O'Reilly logo

The McGraw-Hill 36-Hour Course: Finance for Non-Financial Managers 3/E, 3rd Edition by Robert Cooke, Susan Shelly, H. George Shoffner

Stay ahead with the world's most comprehensive technology and business learning platform.

With Safari, you learn the way you learn best. Get unlimited access to videos, live online training, learning paths, books, tutorials, and more.

Start Free Trial

No credit card required

APPENDIX ECLASSES OF COMMON STOCK AND PREFERRED STOCK

In some corporations, you may find two or more classes of common stock.* For instance, what if you and Paul, when you sold additional stock, wanted to keep 100 percent of the management control of the corporation. You could have issued a second class of common stock, which would have the same rights to dividends as the stock you and Paul owned, but would have no voting rights. Sometimes, the certificates of such nonvoting stock will state that the stock will gain voting rights if the profits fall below a certain point, the debt rises above a certain amount, or on some other condition. These classes of stock are usually referred to by letters, such as “Class A Stock,” “Class B Stock,” and so ...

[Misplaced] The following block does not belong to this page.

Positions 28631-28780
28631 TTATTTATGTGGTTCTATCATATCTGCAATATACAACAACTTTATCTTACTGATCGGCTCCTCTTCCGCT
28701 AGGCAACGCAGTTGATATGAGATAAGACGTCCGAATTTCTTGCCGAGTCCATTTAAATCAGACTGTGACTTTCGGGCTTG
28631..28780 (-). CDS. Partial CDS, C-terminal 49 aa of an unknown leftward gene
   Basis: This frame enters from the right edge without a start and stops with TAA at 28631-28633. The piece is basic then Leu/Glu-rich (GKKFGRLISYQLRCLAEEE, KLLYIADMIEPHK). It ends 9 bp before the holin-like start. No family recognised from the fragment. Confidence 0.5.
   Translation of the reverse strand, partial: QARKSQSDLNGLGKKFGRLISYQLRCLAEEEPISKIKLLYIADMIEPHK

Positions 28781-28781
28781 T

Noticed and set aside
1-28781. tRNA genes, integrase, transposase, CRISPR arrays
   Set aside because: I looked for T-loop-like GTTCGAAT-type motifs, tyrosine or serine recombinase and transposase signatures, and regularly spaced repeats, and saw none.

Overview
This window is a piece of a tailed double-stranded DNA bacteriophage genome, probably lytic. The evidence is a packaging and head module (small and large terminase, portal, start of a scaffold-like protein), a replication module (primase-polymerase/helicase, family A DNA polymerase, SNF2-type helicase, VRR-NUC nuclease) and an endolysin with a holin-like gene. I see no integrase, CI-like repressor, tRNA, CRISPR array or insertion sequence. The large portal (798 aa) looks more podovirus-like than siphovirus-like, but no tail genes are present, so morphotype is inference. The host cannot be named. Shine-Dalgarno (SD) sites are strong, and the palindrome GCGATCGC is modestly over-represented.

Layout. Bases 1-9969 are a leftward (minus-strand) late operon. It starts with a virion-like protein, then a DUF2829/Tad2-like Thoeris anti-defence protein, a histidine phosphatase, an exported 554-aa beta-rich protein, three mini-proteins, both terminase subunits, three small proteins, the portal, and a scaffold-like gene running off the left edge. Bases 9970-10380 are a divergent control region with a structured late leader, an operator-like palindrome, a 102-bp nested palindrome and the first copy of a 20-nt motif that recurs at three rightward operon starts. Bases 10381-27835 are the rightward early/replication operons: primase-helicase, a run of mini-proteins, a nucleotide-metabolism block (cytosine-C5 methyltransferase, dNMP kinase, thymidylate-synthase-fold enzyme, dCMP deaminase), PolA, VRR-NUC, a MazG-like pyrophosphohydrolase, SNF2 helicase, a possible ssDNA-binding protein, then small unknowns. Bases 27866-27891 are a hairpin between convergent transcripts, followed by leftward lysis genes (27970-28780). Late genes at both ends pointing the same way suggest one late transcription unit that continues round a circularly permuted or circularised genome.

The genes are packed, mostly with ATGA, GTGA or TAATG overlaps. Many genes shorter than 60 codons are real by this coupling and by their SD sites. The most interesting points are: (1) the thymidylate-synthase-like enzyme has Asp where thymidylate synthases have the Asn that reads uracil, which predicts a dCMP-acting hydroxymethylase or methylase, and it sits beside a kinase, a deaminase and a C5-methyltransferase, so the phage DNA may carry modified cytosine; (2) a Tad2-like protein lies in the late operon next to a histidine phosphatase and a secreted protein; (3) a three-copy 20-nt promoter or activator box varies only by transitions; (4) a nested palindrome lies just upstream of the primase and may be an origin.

With Safari, you learn the way you learn best. Get unlimited access to videos, live online training, learning paths, books, interactive tutorials, and more.

Start Free Trial

No credit card required